“I got involved with Feral Cat Friends last spring, when I noticed a few stray cats in my neighborhood. I posted their pictures on a local lost pet website on Facebook to see if anyone was missing them. Someone mentioned that our neighborhood is populated with feral cats likely from a nearby barn, so I learned what feral cats were and more about how they typically live. A neighbor then cared for a litter of feral kittens, which were born with neurological and physical disorders likely from inbreeding. Some of the kittens’ conditions were so severe, they did not survive. At that point, I knew I had to do something to help!
I started out by simply spaying and neutering feral cats in my neighborhood. It expanded to building insulated shelters during the cold weather. I did this by asking for donations of materials that happen to be lying around peoples’ homes. The huge response I received from strangers in the community was impressive. I then knew that I needed to give back. Therefore, I began building insulated homes for others, loaned my personal traps that I had purchased, and set traps in populated neighborhoods. I learned that people truly care for these animals; they just need support and confidence in helping them.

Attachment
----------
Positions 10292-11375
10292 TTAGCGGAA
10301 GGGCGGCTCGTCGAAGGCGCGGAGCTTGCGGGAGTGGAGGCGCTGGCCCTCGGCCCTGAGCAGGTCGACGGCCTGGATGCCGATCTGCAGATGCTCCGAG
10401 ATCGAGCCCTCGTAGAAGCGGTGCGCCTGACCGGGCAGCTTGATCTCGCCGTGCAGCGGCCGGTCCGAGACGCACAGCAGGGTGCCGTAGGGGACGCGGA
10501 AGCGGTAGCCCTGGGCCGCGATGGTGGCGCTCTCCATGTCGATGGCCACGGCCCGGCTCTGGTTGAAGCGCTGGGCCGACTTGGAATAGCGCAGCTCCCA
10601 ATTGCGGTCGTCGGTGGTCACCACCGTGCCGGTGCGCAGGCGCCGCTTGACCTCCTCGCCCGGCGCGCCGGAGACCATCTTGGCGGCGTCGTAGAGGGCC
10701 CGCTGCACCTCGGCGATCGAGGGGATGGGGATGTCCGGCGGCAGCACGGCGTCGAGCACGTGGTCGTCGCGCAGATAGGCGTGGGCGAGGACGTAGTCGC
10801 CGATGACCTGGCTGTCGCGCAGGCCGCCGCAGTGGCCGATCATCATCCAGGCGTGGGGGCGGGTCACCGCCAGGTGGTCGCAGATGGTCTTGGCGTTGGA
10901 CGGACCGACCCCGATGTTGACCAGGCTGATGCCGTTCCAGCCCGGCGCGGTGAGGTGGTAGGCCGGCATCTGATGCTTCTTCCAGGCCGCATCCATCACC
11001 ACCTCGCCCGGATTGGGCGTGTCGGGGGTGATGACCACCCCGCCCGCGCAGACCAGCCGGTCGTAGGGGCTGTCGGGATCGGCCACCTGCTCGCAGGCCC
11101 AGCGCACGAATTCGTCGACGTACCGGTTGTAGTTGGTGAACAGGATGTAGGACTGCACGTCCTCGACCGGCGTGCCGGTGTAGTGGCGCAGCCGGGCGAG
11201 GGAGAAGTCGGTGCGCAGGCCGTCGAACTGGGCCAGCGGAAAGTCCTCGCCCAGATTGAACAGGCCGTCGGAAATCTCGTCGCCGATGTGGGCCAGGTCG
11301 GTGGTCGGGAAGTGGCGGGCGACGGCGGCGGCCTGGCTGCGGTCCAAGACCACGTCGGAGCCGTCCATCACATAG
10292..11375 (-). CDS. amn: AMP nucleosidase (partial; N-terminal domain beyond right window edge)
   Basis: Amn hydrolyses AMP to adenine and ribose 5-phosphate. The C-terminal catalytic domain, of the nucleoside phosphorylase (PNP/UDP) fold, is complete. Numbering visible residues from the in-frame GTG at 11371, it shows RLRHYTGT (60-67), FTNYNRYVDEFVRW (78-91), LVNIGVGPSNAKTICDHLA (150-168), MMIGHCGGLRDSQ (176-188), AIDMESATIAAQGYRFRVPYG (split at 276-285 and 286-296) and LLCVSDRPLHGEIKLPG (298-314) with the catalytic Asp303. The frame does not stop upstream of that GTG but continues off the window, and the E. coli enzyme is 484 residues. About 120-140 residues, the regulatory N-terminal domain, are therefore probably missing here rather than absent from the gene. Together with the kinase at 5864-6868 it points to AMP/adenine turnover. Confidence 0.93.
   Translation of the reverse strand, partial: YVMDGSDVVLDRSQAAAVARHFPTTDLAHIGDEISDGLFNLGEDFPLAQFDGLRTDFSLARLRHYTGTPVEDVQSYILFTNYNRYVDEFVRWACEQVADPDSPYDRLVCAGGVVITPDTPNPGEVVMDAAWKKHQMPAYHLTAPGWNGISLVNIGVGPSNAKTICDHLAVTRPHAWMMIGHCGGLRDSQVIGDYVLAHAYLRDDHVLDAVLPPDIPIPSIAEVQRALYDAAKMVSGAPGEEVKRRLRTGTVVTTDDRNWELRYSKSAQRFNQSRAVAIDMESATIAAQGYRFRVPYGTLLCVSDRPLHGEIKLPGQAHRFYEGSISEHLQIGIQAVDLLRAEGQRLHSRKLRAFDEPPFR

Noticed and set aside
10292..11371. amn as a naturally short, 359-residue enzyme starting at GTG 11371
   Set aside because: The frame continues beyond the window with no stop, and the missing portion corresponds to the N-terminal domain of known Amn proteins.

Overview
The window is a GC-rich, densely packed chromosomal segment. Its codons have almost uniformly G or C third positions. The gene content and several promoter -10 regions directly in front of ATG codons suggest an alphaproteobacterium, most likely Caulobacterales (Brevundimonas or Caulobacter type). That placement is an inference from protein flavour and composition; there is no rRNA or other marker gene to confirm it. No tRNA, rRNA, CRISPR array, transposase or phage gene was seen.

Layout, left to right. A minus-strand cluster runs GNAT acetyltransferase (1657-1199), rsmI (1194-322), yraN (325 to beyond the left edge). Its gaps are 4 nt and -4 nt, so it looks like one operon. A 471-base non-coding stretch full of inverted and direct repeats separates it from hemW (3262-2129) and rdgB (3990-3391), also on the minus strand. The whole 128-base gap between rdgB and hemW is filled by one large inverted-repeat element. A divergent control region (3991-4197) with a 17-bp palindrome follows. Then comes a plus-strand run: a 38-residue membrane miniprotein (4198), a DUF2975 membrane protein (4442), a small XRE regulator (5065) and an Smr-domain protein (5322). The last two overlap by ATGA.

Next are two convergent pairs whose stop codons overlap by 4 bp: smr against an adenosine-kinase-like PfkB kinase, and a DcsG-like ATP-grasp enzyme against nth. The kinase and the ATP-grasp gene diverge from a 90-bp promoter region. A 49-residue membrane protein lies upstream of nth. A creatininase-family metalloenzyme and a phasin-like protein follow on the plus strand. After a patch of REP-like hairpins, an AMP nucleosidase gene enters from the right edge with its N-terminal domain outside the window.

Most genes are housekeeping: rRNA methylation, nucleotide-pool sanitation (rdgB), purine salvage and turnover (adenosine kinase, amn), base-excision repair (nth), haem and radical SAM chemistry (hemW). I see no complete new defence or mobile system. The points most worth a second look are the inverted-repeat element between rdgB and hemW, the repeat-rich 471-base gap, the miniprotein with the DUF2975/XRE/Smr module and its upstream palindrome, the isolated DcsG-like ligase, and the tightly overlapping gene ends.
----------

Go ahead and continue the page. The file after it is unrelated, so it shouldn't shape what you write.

Everyone in the Feral Cat Friends community that I have spoken to is extremely supportive. For example, I was struggling to feed the amount of feral cats I have while I was in graduate school. I came home to large bags of cat food, dishes and gift cards from strangers with a note saying, ‘this is not an individual problem, this is a community problem’. It was such a powerful statement. I have never met a group of people who are so caring and giving. They understand that feral cats need just a little help to survive, and it starts by us taking responsibility.
Theresa has very little help but does a phenomenal job of reducing the feral cat population. I have also heard that the local animal shelter has noticed a decrease in cat population. She, along with others with knowledge of feral cats, has given me confidence to continue reducing population and teaching others about the importance of spaying and neutering.”